From we first build a matrix where denotes the number of examples in that prefer to on attribute . Examples with same value of in both are not counted in , so that if . This first step takes both space and time. Then, we use to compute the as follows.
Let be a subset of the domain of , where . We denote by the maximum number of examples in that can be satisfied by any total order on . Thus, we have the following.
Therefore, is the total order on that satisfies examples in . Both and are computed using the following procedure in Algorithm 1, a dynamic programming based procedure recording calculated results in tables and .
We now analyze the space and time complexity of Algorithm 1 as follows. The space complexity results from the matrix , and tables and . Let be the number of values in ’s domain, and the number of examples in . Then, space complexity is . This asymptotic prohibitive space is acceptable, if the size of the attribute’s domain is relatively small, often the case in practice.
To calculate the time complexity, we examine the algorithm closely. We assume structures , , and are constant time accessible. Lines 2 to 5 take time , respectively. The loop from line 6 to line 11 considers all subsets and , for each of which and are computed. Each takes time . So this loop takes time . Then, we have . Therefore, the time complexity of Algorithm 1 is . This is a clear reduction from the factorial performance of the brute-force approach that checks all permutations of .
Let us denote by the set of attributes in labeling the nodes in LPL , by the partial obtained from object restricted to attributes showing up in . Then, we define to be the multi-set of examples obtained from restricted to attributes showing up in .
We say an LPL is optimal to if it satisfies the maximum number of examples in . Inspired by the Held-Karp algorithm , we see that, if an LPL is optimal to , then every ’s subtree rooted at is optimal to . Clearly, this property is true because, were the subtree to be not optimal, could be changed to satisfy more examples by altering the order of in .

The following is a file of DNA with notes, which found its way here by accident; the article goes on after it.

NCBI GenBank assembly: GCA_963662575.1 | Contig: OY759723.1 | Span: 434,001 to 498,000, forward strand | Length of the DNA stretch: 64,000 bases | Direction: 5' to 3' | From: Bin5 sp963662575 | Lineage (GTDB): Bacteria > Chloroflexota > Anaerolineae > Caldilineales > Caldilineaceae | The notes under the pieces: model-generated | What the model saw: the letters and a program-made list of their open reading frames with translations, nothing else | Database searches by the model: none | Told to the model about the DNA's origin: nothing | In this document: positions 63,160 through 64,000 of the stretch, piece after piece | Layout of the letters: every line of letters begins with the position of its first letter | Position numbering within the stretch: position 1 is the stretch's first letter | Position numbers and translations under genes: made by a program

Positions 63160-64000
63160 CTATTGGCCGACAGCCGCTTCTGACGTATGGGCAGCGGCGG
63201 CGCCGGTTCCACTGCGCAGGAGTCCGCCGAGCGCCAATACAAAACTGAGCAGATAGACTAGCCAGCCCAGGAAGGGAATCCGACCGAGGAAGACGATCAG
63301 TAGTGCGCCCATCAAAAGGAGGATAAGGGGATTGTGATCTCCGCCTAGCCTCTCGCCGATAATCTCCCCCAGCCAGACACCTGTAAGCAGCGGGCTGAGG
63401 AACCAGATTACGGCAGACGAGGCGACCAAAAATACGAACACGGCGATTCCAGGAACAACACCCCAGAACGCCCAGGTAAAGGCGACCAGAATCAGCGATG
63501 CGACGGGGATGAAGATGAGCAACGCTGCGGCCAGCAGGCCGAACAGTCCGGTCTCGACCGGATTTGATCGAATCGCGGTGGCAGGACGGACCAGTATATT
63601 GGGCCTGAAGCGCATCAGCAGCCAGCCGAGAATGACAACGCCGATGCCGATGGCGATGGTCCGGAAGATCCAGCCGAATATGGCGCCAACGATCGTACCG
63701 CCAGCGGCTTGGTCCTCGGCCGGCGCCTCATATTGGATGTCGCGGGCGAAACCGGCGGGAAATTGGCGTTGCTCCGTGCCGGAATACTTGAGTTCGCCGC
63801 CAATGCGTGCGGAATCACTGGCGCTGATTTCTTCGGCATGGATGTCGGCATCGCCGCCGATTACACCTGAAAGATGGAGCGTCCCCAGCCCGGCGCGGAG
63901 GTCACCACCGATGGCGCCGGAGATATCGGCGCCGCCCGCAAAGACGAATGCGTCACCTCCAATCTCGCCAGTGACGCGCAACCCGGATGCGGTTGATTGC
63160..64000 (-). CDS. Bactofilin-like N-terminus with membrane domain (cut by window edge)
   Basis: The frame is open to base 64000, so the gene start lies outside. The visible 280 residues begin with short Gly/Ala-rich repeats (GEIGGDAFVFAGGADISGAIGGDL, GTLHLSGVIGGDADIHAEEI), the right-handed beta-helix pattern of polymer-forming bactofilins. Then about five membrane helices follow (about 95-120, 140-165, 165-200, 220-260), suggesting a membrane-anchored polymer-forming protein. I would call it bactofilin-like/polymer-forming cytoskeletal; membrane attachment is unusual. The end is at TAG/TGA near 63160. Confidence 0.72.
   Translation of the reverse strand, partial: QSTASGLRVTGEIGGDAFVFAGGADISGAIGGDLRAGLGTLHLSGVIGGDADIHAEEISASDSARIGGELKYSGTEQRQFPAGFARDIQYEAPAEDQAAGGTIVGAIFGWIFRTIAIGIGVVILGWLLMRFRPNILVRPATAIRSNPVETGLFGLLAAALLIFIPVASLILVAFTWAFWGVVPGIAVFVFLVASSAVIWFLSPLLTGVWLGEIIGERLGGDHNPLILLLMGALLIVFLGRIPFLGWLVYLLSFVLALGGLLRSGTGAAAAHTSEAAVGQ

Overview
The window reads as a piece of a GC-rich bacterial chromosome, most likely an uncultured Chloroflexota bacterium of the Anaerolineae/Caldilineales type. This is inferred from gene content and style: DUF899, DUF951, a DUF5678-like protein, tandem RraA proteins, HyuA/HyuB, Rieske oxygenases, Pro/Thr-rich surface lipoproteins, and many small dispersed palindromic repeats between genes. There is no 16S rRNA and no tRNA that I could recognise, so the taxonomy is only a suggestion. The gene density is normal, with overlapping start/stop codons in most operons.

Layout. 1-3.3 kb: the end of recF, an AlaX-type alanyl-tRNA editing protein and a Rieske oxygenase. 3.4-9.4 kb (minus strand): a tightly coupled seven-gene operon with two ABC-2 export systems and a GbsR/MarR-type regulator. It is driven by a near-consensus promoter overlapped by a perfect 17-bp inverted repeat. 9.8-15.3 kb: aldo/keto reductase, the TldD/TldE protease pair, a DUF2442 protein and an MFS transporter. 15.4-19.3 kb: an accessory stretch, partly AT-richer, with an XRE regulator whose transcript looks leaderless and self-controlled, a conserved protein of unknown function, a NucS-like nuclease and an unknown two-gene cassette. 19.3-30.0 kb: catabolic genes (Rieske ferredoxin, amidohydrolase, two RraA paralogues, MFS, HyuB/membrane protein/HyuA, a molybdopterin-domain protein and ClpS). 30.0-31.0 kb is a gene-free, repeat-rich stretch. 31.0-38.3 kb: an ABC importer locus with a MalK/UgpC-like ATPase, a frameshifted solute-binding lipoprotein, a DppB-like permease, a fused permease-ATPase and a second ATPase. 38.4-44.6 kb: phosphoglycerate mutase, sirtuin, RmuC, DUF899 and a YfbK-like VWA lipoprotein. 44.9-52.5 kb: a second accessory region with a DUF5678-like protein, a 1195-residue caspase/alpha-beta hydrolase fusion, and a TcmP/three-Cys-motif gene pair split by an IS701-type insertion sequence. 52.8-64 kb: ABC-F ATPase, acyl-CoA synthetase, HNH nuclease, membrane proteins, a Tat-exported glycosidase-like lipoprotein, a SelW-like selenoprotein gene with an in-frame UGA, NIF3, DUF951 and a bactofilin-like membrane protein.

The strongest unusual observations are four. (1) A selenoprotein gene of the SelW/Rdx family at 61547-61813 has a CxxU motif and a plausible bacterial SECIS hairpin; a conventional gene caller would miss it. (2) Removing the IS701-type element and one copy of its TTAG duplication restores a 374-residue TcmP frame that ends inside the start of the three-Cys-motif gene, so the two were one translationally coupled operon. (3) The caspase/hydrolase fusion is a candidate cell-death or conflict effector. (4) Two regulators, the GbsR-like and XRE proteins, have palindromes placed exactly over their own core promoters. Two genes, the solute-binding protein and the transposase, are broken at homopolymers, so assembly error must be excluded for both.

We devise the Algorithm 2 to learn optimal lexicographic preference lists. It is brute-force enhanced by memorizing the optimal subtrees for all subsets of .
Let us consider the space and time complexities of Algorithm 2. We let be the number of attributes, and the maximum attribute domain size. As with the space complexity, the algorithm uses tables and , and the space designated by the calls to Algorithm 1. The size of is bounded by . This gives us a space complexity of , which is .
Lines 2 to 4 take time respectively. The loop from line 5 to line 10 takes time . Therefore, the time complexity of Algorithm 2 is , which is .
The idea of the genetic algorithm is inspired from the natural selection theory in biology. Generally, the population’s fitness will increase until a steady state. In such steady state, no improvement can be done once the population has reached this stable state. This state could contain a global or local optimal solution.
Each candidate solution or chromosome is composed of many traits, features, attributes, or simply “genes” with each gene being one value or “allele”. For our learning problem of LP-lists, chromosomes are encoded as follows a string of attributes and values in their domains, where upper-case letters represent attributes and lower-case letters represent values the attributes can be of. Taking the previous example of the LP-list in the cars domain: with the same local preference orderings. Its chromosome representation clearly is “Bst Mtc Cwbk”.
Using the fitness function that returns the number of correctly classified examples by the LP-list, we devise the genetic algorithm as follows. Step 1: create 100 random LP-list as initial chromosomes. Step 2: select the top 50 chromosomes overall according to the fitness function and let them produce two children by crossover and mutation respectively. Step 2 is repeated for 100 generations before termination. In step 2, crossover is achieved by shuffling the ordering of the attributes in the chromosomes, and mutation by shuffling the ordering of values of a randomly chosen attribute.
In this section, we present our empirical analysis of our two algorithm: the dynamic programming based algorithm, for which we call DPA, and the genetic algorithm, which we short-hand to GA.
To evaluate our algorithms DPA and GA, we take the greedy algorithm as a baseline and perform empirical analysis on sets of examples given by hidden randomly generated LP-lists. The examples are produced with a noise percentage of examples that are flipped to create inconsistent examples to simulate practical settings.